Trying to get pregnant? Make sure you know the bottom line on baby-making—what you don't understand can affect your bub-to-be's health.
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You may be planning a natural birth, but there are times when your health-care provider must intervene for health and safety reasons. Or you may find that standard hospital practices often include medical interventions. In either situation, it’s important that you be involved in the decisions related to your care. You can do that by asking questions and openly communicating your desires to everyone in attendance.
When a medical intervention is suggested or presented as routine procedure, ask about the benefits, risks, alternatives and whether you can do the procedure later – or not at all. Most important, trust your intuition. Everyone, including you, should stop and think before an intervention is suggested.
Research shows that many times interventions are done more for convenience sake than for medical reasons. Being well-informed about the common interventions that might arise will enhance your ability to make crucial decisions. Educate yourself, communicate your preferences well in advance and stay involved in all decisions related to labor and birth. Your choices will be critical to the health and safety of you and your baby.
ELECTRONIC FETAL MONITORING
What: Electronic Fetal Monitoring (EFM) is used to evaluate uterine contractions and the baby’s response to them. There are three types of monitors. External monitors have two belts that use ultrasound and a pressure transducer. Telemetry units allow the woman more movement, so she’s not “tethered” close to the machine. If there is some reason that the above are not taking accurate measurements, internal monitors can also be used.
Why: For a long time, listening to a baby’s heartbeat has been used to assess how the baby is tolerating labor. Low-risk women can be monitored intermittently, while high- risk women may be monitored nonstop. Continuous monitoring has not improved outcomes for healthy women having normal labors; instead, it has proven to increase the rate of cesarean. And it has affected women’s ability to move and change positions as needed. There are times when continuous monitoring is necessary in low-risk women, for example, if your labor is induced or augmented with Pitocin, or if you have an epidural. If your baby’s heart rate changes, or you or your baby have a health problem, you also may be monitored continuously.
Lower your risk: The American College of Obstetricians and Gynecologists (ACOG) supports periodic monitoring (once every 30 minutes in active labor) via EFM or auscultation, which is “listening” to what’s going on with the baby and the contractions using ultrasound. If that’s not an option in your hospital or birth center, talk with your nurse about being upright (such as in a rocking chair or on a birth ball) when being monitored, as opposed to laboring in bed. Or, ask for a mobile monitoring unit so that you may continue to walk, go to the bathroom, stretch or slow dance. Try not to labor in bed for long periods. Don’t be distracted by the monitor – turn it away and lower the sound. Remind your support team to focus on you, not on the machine.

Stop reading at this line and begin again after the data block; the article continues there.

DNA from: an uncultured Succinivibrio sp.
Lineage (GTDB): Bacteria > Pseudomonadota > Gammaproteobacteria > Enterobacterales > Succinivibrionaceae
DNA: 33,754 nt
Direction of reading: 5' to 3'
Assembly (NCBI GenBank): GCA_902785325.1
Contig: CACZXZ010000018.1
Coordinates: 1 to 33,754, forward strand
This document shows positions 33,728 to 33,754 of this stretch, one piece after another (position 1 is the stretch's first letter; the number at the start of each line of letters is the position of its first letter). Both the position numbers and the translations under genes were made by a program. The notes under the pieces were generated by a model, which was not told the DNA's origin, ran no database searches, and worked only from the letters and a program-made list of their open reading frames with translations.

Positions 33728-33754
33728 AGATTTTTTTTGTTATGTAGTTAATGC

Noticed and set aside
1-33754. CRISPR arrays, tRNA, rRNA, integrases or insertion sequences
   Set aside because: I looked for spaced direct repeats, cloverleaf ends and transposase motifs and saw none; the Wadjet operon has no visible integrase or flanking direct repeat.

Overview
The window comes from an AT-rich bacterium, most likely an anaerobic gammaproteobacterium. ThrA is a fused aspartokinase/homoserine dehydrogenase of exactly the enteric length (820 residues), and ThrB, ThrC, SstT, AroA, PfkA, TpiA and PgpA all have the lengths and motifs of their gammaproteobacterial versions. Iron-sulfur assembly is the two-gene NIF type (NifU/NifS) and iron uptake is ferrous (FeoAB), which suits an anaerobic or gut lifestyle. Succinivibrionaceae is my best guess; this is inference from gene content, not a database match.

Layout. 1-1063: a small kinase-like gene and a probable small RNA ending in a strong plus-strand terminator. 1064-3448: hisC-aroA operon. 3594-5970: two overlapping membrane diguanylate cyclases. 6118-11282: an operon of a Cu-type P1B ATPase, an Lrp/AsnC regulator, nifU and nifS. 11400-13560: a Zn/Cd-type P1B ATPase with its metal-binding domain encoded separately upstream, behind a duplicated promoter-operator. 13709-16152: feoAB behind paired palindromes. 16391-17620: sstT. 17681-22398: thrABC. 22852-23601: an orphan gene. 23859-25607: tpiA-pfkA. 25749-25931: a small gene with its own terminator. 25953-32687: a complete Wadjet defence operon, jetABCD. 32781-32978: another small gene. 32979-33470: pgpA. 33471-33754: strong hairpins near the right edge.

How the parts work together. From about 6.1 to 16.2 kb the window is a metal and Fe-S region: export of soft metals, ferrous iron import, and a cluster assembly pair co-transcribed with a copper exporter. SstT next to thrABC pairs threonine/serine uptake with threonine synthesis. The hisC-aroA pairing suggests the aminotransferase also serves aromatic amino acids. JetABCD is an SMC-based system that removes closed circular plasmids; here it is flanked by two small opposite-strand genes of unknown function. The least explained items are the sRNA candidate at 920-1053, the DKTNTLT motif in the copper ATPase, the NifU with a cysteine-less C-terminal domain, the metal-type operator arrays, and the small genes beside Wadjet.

What: An artificial way to start labor using one of the following induction methods:
1. Membrane stripping or sweeping via your health-care provider’s finger to separate your cervix from the tissue around your baby’s head.
2. Rupture of membranes using a sterile hooked instrument.
3. Cervical ripening with the insertion of either a prostaglandin gel or a balloon-like catheter.
4. Pitocin, a synthetic hormone given through an IV drip in steadily increasing amounts to stimulate contractions.
In addition, some non-medical induction methods may be suggested, including acupuncture, homeopathy and/or herbs, sexual intercourse and nipple stimulation. Discuss the pros and cons with your health-care provider. If you do try one of the above, keep him or her updated on your progress.
Why: ACOG recognizes various medical reasons for inducing labor. However, the number of inductions in the United States is on the rise, due to a recent trend of inducing for non-medical reasons. These include the mother’s desire to plan the baby’s birth date, to minimize end-of-pregnancy discomfort, or to have a favorite health-care provider attend the birth. In addition, many women are induced because their health-care provider suspects the baby is large. According to ACOG, this is not a medical reason for induction. Studies show that the birth of a big baby is not affected by inducing labor versus letting labor begin on its own.
Lower your risk: Unless there is a clear medical reason for induction, it is far less complicated and far more healthy for you and your baby to let labor start on its own. Going into labor naturally is the best way to know that your baby is ready to be born and your body is ready for labor. If a medical concern does arise, spend as much time as possible with your health-care provider weighing the benefits and risks of each labor-induction method.